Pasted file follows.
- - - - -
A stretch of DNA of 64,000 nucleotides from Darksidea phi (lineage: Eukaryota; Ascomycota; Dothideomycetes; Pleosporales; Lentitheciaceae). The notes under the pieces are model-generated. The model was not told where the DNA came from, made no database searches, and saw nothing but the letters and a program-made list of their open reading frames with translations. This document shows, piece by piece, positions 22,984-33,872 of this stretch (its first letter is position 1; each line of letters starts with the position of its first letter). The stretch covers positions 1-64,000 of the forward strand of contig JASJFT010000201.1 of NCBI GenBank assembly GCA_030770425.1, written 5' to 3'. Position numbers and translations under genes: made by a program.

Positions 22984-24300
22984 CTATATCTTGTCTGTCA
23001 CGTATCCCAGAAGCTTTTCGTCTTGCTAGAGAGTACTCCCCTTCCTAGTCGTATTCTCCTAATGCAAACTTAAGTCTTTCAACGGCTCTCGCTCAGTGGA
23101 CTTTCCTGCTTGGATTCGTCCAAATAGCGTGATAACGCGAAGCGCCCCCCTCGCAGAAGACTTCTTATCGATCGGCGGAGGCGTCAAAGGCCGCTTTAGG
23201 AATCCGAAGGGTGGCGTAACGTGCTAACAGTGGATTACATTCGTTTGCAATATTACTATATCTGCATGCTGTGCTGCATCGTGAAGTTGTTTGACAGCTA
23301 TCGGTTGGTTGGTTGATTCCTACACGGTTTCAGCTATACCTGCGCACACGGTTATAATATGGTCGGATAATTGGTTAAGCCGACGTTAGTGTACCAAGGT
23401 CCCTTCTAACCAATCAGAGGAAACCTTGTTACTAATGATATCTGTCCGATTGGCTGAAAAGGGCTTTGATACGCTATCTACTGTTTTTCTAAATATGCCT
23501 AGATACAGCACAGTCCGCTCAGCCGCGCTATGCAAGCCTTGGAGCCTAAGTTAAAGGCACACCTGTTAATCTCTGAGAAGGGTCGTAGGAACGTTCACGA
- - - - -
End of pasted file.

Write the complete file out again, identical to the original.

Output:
A stretch of DNA of 64,000 nucleotides from Darksidea phi (lineage: Eukaryota; Ascomycota; Dothideomycetes; Pleosporales; Lentitheciaceae). The notes under the pieces are model-generated. The model was not told where the DNA came from, made no database searches, and saw nothing but the letters and a program-made list of their open reading frames with translations. This document shows, piece by piece, positions 22,984-33,872 of this stretch (its first letter is position 1; each line of letters starts with the position of its first letter). The stretch covers positions 1-64,000 of the forward strand of contig JASJFT010000201.1 of NCBI GenBank assembly GCA_030770425.1, written 5' to 3'. Position numbers and translations under genes: made by a program.

Positions 22984-24300
22984 CTATATCTTGTCTGTCA
23001 CGTATCCCAGAAGCTTTTCGTCTTGCTAGAGAGTACTCCCCTTCCTAGTCGTATTCTCCTAATGCAAACTTAAGTCTTTCAACGGCTCTCGCTCAGTGGA
23101 CTTTCCTGCTTGGATTCGTCCAAATAGCGTGATAACGCGAAGCGCCCCCCTCGCAGAAGACTTCTTATCGATCGGCGGAGGCGTCAAAGGCCGCTTTAGG
23201 AATCCGAAGGGTGGCGTAACGTGCTAACAGTGGATTACATTCGTTTGCAATATTACTATATCTGCATGCTGTGCTGCATCGTGAAGTTGTTTGACAGCTA
23301 TCGGTTGGTTGGTTGATTCCTACACGGTTTCAGCTATACCTGCGCACACGGTTATAATATGGTCGGATAATTGGTTAAGCCGACGTTAGTGTACCAAGGT
23401 CCCTTCTAACCAATCAGAGGAAACCTTGTTACTAATGATATCTGTCCGATTGGCTGAAAAGGGCTTTGATACGCTATCTACTGTTTTTCTAAATATGCCT
23501 AGATACAGCACAGTCCGCTCAGCCGCGCTATGCAAGCCTTGGAGCCTAAGTTAAAGGCACACCTGTTAATCTCTGAGAAGGGTCGTAGGAACGTTCACGA